Thousand of homes and businesses are at risk of being inundated with flood waters due to rising sea levels caused by climate change.
As much as 20pc of the coastline is at risk of erosion as sea levels rise because of warming temperatures. And, unless there are cuts in greenhouse gas emissions, the changes may be irreversible.
Leading climate expert Prof John Sweeney has warned that if climate change remains unchecked, it will result in warmer and hotter summers, warmer and wetter winters and the risk of more frequent flooding.
His comments come in advance of UN talks in Paris next month, when it is hoped to strike a global deal to reduce emissions and limit climate change.
"Ireland has 4,577km of coast, and more than half the population lives within 15km of the sea," he said.
"Around 20pc of the coast is at risk of erosion, with sea-level rise already having a significant impact on the soft boulder clay coasts of the east.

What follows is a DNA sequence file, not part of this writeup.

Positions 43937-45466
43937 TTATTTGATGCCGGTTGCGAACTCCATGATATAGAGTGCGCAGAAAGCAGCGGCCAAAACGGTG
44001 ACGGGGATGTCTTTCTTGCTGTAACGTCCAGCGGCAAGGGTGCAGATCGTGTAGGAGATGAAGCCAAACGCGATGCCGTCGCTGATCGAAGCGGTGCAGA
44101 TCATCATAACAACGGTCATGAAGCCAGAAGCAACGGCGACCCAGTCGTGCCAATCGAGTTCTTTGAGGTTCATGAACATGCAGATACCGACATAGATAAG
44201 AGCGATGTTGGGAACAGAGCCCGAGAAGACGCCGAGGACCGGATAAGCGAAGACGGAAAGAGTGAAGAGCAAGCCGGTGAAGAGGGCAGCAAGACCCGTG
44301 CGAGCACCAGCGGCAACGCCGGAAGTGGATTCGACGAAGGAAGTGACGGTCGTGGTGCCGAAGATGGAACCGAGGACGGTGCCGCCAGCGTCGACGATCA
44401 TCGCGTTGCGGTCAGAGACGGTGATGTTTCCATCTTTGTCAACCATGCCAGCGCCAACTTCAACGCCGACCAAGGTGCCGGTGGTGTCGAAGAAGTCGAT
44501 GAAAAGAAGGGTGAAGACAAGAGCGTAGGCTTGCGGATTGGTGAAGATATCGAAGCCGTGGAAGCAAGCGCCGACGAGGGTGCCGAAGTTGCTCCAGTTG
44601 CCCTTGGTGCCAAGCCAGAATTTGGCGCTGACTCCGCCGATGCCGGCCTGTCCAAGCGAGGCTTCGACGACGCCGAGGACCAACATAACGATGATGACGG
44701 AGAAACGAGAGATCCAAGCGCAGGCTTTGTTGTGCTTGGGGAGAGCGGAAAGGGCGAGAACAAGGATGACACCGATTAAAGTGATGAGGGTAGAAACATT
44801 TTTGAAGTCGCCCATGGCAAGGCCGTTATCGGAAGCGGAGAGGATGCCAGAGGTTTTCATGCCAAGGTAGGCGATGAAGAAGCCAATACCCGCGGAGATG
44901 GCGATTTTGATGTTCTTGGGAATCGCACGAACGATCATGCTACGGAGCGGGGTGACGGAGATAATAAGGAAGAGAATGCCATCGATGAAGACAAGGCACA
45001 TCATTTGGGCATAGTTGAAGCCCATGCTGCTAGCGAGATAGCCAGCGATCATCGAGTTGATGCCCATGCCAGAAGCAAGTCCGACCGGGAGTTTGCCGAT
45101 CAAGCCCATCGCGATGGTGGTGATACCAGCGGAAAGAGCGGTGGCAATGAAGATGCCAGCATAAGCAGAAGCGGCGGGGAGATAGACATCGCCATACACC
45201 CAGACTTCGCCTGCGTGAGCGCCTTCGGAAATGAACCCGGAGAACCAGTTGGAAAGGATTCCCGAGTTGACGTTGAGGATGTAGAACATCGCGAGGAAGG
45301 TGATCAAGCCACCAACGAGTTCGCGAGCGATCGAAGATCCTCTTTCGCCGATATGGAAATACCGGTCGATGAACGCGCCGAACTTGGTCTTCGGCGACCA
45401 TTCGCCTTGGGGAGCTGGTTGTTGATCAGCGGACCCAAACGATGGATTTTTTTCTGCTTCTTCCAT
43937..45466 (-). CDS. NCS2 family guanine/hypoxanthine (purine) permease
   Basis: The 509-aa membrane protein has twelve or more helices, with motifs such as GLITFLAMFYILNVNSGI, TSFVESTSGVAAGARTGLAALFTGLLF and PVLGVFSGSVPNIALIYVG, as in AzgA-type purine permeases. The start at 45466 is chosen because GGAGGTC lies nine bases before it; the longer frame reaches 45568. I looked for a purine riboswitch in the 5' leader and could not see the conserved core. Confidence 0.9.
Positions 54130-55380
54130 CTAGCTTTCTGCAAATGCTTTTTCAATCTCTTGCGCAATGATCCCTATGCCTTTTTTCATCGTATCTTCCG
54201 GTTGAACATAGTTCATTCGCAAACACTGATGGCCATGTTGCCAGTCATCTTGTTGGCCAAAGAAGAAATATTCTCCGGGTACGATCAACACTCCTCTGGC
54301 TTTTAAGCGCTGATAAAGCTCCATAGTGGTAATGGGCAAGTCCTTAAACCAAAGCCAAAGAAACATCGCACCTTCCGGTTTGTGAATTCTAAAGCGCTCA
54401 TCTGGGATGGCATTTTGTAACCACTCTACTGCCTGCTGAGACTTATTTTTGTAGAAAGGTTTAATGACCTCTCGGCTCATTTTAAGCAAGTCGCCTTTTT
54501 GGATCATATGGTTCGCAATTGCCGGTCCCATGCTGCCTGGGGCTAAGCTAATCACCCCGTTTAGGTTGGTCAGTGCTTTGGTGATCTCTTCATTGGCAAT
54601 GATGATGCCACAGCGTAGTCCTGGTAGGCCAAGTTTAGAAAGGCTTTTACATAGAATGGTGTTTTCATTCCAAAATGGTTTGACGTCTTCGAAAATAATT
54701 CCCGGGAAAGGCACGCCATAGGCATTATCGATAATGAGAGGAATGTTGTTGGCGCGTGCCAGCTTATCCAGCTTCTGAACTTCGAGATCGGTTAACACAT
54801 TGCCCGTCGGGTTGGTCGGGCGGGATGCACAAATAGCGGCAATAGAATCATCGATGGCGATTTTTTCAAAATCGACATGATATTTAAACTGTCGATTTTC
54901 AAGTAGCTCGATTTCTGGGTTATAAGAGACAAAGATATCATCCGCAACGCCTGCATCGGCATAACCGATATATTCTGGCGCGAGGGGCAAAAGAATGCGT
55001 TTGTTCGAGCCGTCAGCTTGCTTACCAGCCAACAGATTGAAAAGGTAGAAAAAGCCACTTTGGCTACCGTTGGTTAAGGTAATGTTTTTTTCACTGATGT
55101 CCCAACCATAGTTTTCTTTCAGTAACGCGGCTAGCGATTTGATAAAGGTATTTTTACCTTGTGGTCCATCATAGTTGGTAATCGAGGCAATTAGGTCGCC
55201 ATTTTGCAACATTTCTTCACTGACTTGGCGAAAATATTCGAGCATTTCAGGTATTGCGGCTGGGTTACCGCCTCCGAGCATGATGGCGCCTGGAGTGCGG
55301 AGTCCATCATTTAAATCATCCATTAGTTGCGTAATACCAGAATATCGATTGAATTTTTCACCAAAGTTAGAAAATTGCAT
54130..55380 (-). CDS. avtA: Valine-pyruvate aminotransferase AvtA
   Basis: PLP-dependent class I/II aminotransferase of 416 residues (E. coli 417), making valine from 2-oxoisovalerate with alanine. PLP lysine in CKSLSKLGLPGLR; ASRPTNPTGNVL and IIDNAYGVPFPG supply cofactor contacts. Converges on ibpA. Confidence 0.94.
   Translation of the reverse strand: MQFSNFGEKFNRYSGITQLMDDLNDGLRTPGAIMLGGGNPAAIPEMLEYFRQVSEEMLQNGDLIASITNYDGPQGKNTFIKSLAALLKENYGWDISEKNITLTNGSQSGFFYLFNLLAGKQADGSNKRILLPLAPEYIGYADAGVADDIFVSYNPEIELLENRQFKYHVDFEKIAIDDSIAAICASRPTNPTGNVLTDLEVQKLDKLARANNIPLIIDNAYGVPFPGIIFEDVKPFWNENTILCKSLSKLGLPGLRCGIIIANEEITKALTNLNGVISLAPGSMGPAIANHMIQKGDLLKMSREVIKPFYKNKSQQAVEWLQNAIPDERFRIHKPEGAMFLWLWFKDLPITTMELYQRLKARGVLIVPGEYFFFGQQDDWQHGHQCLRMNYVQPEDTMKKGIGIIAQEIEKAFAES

"Counties Dublin, Down, Louth, Wexford and Wicklow are particularly at risk, but the west and south are also affected, with low-lying bays and estuaries such as Cork Harbour, Clew Bay and especially the Shannon Estuary displaying increased exposure to sea-level rise."
Computer modelling produced for the Environmental Protection Agency suggests that other areas likely to be affected include Tralee Bay and Castlemaine Harbour.
It previously warned that the counties most at risk of increased flooding are Cork, Dublin, Galway, Mayo and Waterford. The threat of coastal erosion is high in Cork, Galway, Kerry and Mayo, with sea-level rises likely to most affect Clare, Galway, Kerry and Sligo.
The warning comes after the World Meteorological Organisation this week warned that the level of greenhouse gases in the atmosphere had reached record highs and the planet was moving into "uncharted territory at a frightening speed".
The UK Met Office also reported that average global temperatures had increased by 1C this year. Scientists believed that if average temperatures increase by 2C or more, the changes will be irreversible.
Prof Sweeney said: "It is clear that the window of opportunity is closing rapidly, and unless radical emission cuts in greenhouse gas emissions are achieved within the next decade or two, a tipping point may be reached."